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These trends are especially relevant as businesses develop RTW plans and consider how their space will be used in the future. Just as we have had to adapt to new ways of working, commercial landlords and brokers will have to evolve their real estate offerings to meet the new needs of their current and future tenants.
Ask most real estate or workplace experts and they’ll tell you the office isn’t dead, but it will have a different purpose. The focus will shift from a traditional 9-5 to incorporating hospitality services and creating truly experiential environments. What does this mean for commercial landlords and brokers? Moving forward, organizations will expect more from buildings and office spaces, predicts Steve Quick, CEO at Unispace.
“The reality is that organizations’ spatial needs have changed. Not every pre-pandemic office space looks fit-for-purpose," explains Quick. "To come out on top, landlords need to start being much more commercially-minded about how they offer up their stock, so their spaces are fully aligned with businesses’ needs and goals.”
With challenge comes opportunity, and we believe the new approaches to working will open the door to different real estate opportunities landlords and brokers can capitalize on.
Adapt and pivot
As companies look at how their workforces will operate in the future and the effects on their real estate footprint, landlords and brokers will need to be prepared to pivot to meet new demands. Quick notes, “We anticipate office footprints to be about 20% smaller as ways of working and priorities change. Even as companies grow headcount, there’s no longer a guarantee their spatial needs will grow alongside this. Being able to offer tenants more square footage isn’t necessarily going to be an advantage for landlords.”
“We’re seeing a sweeping cultural shift occurring within organizations, large and small. They are entirely rethinking the amount of time employees spend in their physical environments—and how these environments will be used to their best advantage.“
Flexibility, the new name of the game
Imagine an office environment that gives occupants the flexibility to seamlessly transform their spatial needs on an ongoing, and even daily or weekly basis. This allows them to easily allocate desks, meeting rooms, or other collaboration/socialization spaces to accommodate clients and partners who no longer have physical offices of their own.
“From our own research and what our clients are telling us, workspace will need to be more flexible and multi-use. This growing demand for a mix of fixed and flexi-space is a fundamental shift in how space is leased and operated. We’re seeing more hotel-like models emerge where the space is operated as a service," adds Quick.
While this creates a compelling opportunity for commercial landlords, it’s a huge shift from how they’ve traditionally operated. Given the recent data showing flexible workspace providers have widely outperformed commercial real estate players, it may be the perfect time to pivot and capitalize on the flexibility trend. Especially for landlords with office spaces in non-CBD locations, offering flexible suburban workspaces provide companies with options to meet their employee and business needs.
Download our location guide for more information on location strategies and flexible workplace solutions.
Reconfigure, refresh, and upgrade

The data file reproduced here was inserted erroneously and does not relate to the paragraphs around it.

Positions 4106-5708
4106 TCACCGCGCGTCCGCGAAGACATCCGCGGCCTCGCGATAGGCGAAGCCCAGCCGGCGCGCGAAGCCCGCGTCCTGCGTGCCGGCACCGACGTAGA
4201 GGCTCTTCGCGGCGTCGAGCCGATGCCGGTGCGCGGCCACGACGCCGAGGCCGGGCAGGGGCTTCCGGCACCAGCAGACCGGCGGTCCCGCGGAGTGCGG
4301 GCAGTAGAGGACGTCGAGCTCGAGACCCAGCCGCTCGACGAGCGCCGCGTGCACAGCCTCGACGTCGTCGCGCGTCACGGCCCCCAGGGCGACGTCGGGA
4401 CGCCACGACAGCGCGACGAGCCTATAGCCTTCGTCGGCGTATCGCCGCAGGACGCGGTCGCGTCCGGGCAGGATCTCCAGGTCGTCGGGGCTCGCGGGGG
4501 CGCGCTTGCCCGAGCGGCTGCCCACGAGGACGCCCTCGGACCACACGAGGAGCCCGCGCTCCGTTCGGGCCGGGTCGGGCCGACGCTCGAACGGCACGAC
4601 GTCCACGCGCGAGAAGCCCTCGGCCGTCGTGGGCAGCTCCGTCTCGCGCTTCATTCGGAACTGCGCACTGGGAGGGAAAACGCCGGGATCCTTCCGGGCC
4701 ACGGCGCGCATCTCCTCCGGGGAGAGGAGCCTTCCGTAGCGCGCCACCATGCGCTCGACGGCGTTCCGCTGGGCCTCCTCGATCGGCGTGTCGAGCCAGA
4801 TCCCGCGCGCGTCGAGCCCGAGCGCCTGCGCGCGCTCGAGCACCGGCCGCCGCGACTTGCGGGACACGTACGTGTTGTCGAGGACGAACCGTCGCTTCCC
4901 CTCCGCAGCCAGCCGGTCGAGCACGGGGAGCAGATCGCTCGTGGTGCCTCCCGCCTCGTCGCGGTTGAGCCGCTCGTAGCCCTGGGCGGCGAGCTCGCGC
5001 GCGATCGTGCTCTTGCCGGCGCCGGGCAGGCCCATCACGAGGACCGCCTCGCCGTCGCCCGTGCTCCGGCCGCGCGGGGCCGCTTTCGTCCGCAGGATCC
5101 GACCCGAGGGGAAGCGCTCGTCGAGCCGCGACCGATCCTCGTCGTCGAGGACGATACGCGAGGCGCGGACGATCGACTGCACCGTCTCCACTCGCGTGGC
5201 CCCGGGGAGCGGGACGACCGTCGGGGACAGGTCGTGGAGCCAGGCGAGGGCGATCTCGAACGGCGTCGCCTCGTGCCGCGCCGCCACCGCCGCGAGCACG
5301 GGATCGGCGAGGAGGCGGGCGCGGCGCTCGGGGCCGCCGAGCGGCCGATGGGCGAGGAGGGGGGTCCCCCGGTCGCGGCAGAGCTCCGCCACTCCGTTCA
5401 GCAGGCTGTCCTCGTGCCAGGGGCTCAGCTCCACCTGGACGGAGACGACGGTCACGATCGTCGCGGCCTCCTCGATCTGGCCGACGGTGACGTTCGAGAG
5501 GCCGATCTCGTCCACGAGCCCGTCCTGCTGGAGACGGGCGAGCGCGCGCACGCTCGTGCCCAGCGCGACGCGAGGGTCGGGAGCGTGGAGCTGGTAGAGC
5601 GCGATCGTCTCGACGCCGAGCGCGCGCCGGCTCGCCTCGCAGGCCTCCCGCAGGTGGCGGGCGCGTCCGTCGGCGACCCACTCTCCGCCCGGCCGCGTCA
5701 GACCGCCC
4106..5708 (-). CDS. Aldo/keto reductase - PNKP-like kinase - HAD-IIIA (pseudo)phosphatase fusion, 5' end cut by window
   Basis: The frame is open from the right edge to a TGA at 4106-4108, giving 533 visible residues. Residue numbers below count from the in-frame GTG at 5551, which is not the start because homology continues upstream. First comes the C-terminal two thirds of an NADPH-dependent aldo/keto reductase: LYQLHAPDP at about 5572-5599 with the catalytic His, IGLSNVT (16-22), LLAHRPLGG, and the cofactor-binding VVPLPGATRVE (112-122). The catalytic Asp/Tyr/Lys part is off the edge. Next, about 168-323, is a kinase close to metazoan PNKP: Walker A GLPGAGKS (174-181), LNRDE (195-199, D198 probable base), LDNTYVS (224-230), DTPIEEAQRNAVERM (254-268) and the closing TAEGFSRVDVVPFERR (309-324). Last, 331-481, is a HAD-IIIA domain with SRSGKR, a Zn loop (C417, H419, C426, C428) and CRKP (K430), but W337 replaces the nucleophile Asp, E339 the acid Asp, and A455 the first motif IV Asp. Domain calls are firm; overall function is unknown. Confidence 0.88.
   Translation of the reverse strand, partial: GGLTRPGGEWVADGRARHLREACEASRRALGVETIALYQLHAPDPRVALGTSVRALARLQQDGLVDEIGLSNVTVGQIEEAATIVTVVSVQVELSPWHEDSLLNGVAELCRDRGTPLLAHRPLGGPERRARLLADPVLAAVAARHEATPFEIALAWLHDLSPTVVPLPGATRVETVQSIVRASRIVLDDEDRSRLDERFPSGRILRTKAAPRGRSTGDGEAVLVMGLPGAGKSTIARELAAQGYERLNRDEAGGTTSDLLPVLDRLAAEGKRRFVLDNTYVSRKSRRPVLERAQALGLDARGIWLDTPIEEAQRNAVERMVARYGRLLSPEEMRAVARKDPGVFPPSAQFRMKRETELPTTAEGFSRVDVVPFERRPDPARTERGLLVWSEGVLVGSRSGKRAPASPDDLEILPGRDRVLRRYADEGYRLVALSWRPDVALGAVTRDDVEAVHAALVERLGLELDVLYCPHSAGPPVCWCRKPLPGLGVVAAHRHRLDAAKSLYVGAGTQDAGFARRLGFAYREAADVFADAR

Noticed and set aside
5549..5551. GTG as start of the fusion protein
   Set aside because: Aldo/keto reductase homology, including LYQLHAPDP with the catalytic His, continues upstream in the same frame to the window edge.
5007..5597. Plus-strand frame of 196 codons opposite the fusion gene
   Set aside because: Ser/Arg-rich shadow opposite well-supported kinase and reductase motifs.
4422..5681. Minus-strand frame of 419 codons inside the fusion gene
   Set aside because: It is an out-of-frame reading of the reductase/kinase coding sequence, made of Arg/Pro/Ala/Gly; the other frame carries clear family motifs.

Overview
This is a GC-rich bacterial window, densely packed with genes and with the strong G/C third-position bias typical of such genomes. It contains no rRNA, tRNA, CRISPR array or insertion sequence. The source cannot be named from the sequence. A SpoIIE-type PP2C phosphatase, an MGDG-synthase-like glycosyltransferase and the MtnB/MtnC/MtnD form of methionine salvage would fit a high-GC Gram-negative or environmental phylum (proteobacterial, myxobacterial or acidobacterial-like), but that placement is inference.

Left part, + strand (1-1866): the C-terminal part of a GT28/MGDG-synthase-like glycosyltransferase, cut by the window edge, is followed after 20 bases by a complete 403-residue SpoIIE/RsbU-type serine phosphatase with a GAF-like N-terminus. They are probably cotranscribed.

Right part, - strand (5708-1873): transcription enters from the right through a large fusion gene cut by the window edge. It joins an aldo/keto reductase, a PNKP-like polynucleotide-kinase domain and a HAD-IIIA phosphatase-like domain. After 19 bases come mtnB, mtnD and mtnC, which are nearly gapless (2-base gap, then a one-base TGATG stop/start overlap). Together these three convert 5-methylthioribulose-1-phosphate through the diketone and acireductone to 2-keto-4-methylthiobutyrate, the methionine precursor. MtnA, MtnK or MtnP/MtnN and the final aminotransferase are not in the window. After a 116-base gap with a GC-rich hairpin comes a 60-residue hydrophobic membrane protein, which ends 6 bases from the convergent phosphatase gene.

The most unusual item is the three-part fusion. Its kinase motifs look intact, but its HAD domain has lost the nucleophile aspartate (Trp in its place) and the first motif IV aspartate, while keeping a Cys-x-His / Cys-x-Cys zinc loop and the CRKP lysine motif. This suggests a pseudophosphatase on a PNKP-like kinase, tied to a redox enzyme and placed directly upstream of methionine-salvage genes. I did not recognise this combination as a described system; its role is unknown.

Just as companies are planning their future workplace strategies, landlords need to do the same, evaluating and surveying how their tenants’ needs are changing and how to stay current with their offerings. We anticipate businesses repurposing and reconfiguring spaces rather than increasing their footprints, so how can landlords and brokers adapt to the changing demands?
Mark Allen, CEO at Landsec, the UK's largest commercial property and investment group, suggests, “the landlord-tenant relationship will be redefined following the pandemic,” and landlords will have to collaborate with their customers—rather than tenants—to better understand their needs. This dynamic is based on being service-minded in addition to providing space. According to him, wellbeing and sustainability will also play a major role in commercial property decision-making going forward.
Jason Baggaley at Standard Life Investments Property Income Trust points to several reconfigurations landlords should consider. “If we provide energy efficient buildings, we not only reduce the carbon load, we also reduce operating costs for occupiers. There is a huge benefit to productivity and individual wellbeing if the work environment has good quality air, natural light, comfortable temperatures, great showers and changing facilities, and even add-ons such as yoga studios. We want to form a sense of community in a building.”
As Covid-compliance measures will likely be an ongoing commitment, tenants will have a duty to protect their employees and may need to consider such safety upgrades or different spatial configurations when negotiating leases.
Don’t panic, but act decisively
As business leaders re-evaluate their real estate portfolios and lay out plans for their future work environments, landlords can play a critical role in the evitable changes that lie ahead for commercial real estate.
“Ten years of workplace evolution has been compressed into less than a year. It’s a shock that the market didn’t see coming," explains Quick. “There are parallels to be drawn with the emergence of WeWork, which caused plenty of sleepless nights for landlords worried about the impact of co-working on long-term leases. In fact, what WeWork showed us was the desire for more office space flexibility, a trend that has been greatly accelerated by the pandemic.”
Contact us to learn more about how these post-Covid workplace trends may impact your real estate decisions and how you can position your services to understand and meet the needs of your tenants.